• Alas! Equally sad (no, sadder) is that most people don't even know that Regina caeli exists. The default antiphon for most Catholics is Salve regina. The others simply don't exist in most Catholics' minds. To my mind Salve regina, unlike Alma redemptoris mater, Ave regina caeli, and Regina caeli laetare, is depressing and maudlin. The others are quite fine and healthy.
    Thanked by 1tomjaw
  • kevinfkevinf
    Posts: 1,041
    Hmmm.. my boys and girls choirs can sing all 4 of the antiphons. Their favorite is Ave Regina caelorum. They get tired of Salve Regina.
  • igneusigneus
    Posts: 261
    They get tired of the traditional, elaborate Salve Regina?
  • kevinfkevinf
    Posts: 1,041
    No, the simple one. We are learning the solemn form right now. Hoping that will help.
  • tomjaw
    Posts: 1,224
    We get to sing the Marian Antiphon after every sung Mass, it is a local custom in England. On Feasts we sing the Solemn form, so most of our congregation is familiar with all versions.
    Thanked by 1CHGiffen
  • igneusigneus
    Posts: 261
    @kevinf If not, you can always continue adding the versions of various religious orders to confuse them by the little and not-so-little differences (if I remember correctly, Premonstratensians even have their own early modern tonus simplex) and the tonus simplex from the 19th c. Pustet editions.

    @tomjaw Wow. In Czech Republic, too, there are numerous parishes singing a Marian antiphon after every Mass, but I have never heard the solemn form - not even in a cathedral following Vespers chanted by a semi-professional choir.
  • Simple, Solemn, Monastic, Solemn with drone(s)...

    We just started the monastic and another version by Soriano this season.
    Thanked by 1CHGiffen
  • Liam
    Posts: 3,462
    In my private prayer on Sundays outside of Lent and Advent/Christmastide and from August 15th-22nd, I pray the Regina Caeli instead of my daily Angelus. Because I can. (And, throughout Christmastide and on the feast of the Annunciation, my third versicle for the Angelus is all of John 1:14)
  • Some of the younger guys always want to do the solemn with drone because "it sounds cool." Not sure how much historical precedent there really is for it.
    https://www.youtube.com/watch?v=bj4-c3bwsgs
  • How many observe with sadness the 'burying of alleluya' (yes, its actually buried in a little coffin and dug up on Easter Day)


    This is an annual occurrence at my house amongst choir friends. Saturday before Septuagesima I invite friends over. A carpenter friend made a wooden figurine with a coffin. We sing the Dulce Carmen, we nail the coffin shut, candlelit procession to the grave, followed by a eulogy given by the first guest to arrive that evening. A wake follows. Everyone who shows up signs a condolence card.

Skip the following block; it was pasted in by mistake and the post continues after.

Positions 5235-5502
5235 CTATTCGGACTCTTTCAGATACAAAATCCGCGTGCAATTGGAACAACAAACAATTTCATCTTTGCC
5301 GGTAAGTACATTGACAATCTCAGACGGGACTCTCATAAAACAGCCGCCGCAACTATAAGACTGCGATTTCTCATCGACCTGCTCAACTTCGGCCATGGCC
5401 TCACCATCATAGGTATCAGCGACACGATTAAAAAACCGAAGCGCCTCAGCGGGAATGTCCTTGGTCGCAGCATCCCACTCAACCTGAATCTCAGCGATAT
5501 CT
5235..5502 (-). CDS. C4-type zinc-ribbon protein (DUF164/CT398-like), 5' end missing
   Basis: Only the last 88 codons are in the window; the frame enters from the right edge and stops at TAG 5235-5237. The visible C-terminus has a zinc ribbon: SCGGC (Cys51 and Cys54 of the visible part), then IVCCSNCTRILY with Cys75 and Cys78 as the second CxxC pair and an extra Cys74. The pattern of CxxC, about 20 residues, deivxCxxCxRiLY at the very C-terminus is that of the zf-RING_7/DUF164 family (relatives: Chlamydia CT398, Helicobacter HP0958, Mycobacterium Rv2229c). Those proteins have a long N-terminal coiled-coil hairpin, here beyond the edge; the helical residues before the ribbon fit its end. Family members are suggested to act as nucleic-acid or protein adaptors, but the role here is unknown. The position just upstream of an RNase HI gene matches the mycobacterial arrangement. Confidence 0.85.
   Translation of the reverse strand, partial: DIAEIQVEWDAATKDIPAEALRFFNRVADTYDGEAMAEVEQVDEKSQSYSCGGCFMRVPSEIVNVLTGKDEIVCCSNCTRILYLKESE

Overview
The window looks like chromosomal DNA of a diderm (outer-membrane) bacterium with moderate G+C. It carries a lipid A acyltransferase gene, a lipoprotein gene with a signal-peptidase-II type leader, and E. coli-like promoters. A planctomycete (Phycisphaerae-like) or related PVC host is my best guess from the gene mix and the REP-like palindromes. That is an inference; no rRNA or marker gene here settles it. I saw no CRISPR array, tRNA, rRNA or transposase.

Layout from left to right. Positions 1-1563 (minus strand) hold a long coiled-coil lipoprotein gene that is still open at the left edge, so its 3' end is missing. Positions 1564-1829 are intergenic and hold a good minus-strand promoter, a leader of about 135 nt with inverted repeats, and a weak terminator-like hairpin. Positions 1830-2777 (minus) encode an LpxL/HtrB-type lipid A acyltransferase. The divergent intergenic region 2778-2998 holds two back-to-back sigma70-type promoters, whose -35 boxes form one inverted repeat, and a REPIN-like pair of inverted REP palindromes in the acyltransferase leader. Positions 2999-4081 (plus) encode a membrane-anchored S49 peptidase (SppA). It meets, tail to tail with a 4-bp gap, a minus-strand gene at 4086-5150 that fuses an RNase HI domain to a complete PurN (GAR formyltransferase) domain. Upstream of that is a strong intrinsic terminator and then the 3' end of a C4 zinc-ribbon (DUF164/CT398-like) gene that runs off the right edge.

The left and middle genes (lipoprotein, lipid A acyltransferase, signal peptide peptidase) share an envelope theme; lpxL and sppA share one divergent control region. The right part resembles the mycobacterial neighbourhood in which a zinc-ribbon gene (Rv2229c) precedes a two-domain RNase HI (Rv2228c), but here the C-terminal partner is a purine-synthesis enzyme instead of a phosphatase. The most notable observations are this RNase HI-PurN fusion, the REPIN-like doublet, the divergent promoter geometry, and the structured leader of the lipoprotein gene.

• dad29
    Posts: 1,564
    In the days before word processors printing was so much more involved...


    Yes, but you had monk-labor, which was almost free!

    Now, with word processing, you need to call in $175.00/hour IT gurus who leave pizza stains all over the desk and often wear beanies with rotor-tops. And they don't use napkins.
  • >> Did Desclée publish editions of the Liber with French rubrics, or only Latin and English? I have seen other books with French, but not the Liber itself. What about Italian, German, Spanish, other?

    Somewhere around here I have one in German.
  • MarkB
    Posts: 80
    @ Incardination, I'm very interested in how to interpret the tone with the drone notes in the sheet music you posted. I can tell the drone notes are the open-squares, but the pitches don't sound the same as in this version:

    https://www.youtube.com/watch?v=BPOv_BJcDeI

    Can anyone help me with what pitches are actually sung? How to interpret the score? When two open-squares are positioned together on the staff does that signify two different pitches or movement of the drone notes on the same syllable? The up/down arrows in the text seem to be instructions for the drone notes, and it seems to me that the drone notes should be sung below the pitches indicated by the open-square notes.

    Thanks.
  • Certainly! You are quite correct, the version I posted is different from the YouTube link. It was arranged by our very talented NihilNominis on this forum. The way I have my group sing it... the ladies sing the melody. Tenors are on the upper open note; the basses on the lower open note with a pre-defined syllable for the drone for both voices. The arrows indicate the movement for both tenor and bass. The braces indicate that the melody is sung in the parallel 5th (5th above for the tenor and basses on melody in their range for the 1st brace; 5th below for the basses and tenors on the melody for the 2nd and 3rd braces). Does this help?
    Thanked by 2MarkB CHGiffen
  • MarkB
    Posts: 80
    Yes, that clarifies things for me. Thank you.